State lawmaker expresses “deep concerns” to Gov. Scott over safety of passenger rail service

by | Dec 28, 2017

 

A Central Florida legislator is expressing her concern to Gov. Rick Scott over the safety of rail service in Florida in the wake of last week’s deadly train crash in Washington state.

In a letter sent to Scott following last week’s crash, Rep. Debbie Mayfield, R-Melbourne, told the governor she has “deep concerns about the future of rail safety in the State of Florida” as she learns more about the Washington accident. She encouraged Scott to use the limited authority relating to highway-rail crossings already given to the Florida Department of Transportation to help ensure the safety of All Aboard Florida’s Brightline system..

Three people were killed and dozens injured when the Amtrak train derailed near Seattle last Monday. Investigators say the train was traveling at a speed of 80 mph as it entered a curve posted at 30 mph.

In her letter, Mayfield said she “cannot help but notice the similarities between the Amtrak Cascades passenger rail service and the All Aboard Florida’s Brightline passenger rail service.”

She said the two services use the same type of locomotive, have similar speeds, use tracks that are intended to support both passenger and freight service, and incorporate similar paths that include curves and highway crossings.

Mayfield added both services were met with opposition from local communities along the train routes that expressed concern over safety issues.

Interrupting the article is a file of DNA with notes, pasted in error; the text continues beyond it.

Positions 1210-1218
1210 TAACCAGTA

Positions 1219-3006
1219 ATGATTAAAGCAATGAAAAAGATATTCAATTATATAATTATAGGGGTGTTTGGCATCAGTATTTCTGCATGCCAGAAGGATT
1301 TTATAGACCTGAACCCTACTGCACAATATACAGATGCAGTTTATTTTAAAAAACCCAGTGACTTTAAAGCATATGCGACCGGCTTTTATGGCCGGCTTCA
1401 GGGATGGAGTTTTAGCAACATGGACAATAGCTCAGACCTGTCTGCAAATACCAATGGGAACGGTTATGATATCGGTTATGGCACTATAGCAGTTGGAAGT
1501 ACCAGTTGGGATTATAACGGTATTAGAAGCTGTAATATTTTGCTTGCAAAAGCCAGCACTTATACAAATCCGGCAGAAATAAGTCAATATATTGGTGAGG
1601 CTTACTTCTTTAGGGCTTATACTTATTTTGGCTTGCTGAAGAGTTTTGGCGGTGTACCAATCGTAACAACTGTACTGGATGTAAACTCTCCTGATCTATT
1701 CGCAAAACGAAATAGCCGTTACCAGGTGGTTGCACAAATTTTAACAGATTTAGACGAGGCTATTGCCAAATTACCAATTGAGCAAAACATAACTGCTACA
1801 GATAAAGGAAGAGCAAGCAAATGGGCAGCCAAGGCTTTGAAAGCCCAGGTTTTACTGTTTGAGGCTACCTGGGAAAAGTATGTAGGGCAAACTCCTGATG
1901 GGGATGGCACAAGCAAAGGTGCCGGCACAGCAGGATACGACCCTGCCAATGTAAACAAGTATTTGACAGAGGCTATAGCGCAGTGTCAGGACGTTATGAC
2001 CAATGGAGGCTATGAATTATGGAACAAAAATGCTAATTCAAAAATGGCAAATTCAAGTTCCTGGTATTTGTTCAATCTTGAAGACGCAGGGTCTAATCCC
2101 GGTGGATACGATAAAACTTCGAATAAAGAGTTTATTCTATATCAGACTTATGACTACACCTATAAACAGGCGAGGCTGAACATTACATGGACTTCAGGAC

“I strongly believe we must learn from the Amtrak Cascade tragedy to ensure a similar accident does not occur in the State of Florida,” Mayfield wrote.

Mayfield is a proponent of legislation that would make Florida’s Brightline private rail service, a higher-speed-rail passenger train, meet both state and federal safety requirements.

It was revealed in October that a Brightline train in South Florida derailed while traveling at a speed of 4 mph, causing nearly half a million dollars in damages. The derailment had occurred nine months earlier but was not made public until October.

“The disconnect between the derailment and AAF [Brightline’s] failure to make it public is disturbing,” said Dylan Reingold, Indian River County Attorney. “The safety and well- being of our communities require greater transparency.”

In her letter, Mayfield wrote the governor that while she remains committed to her legislation, she believes the Florida DOT should use its immediate authority to review some of the safety concerns relating to the Brightline system pertaining to public railroad-highway grade crossings to reduce potential hazards.

“I recognize that the current practice in place allows the Federal Rail Agency to regulate and have oversight of rail safety, but after [last] Monday’s tragedy in Washington State, it is clear that we must take the responsibility and take charge to protect Florida from the same type of tragedy,” Mayfield wrote.

 

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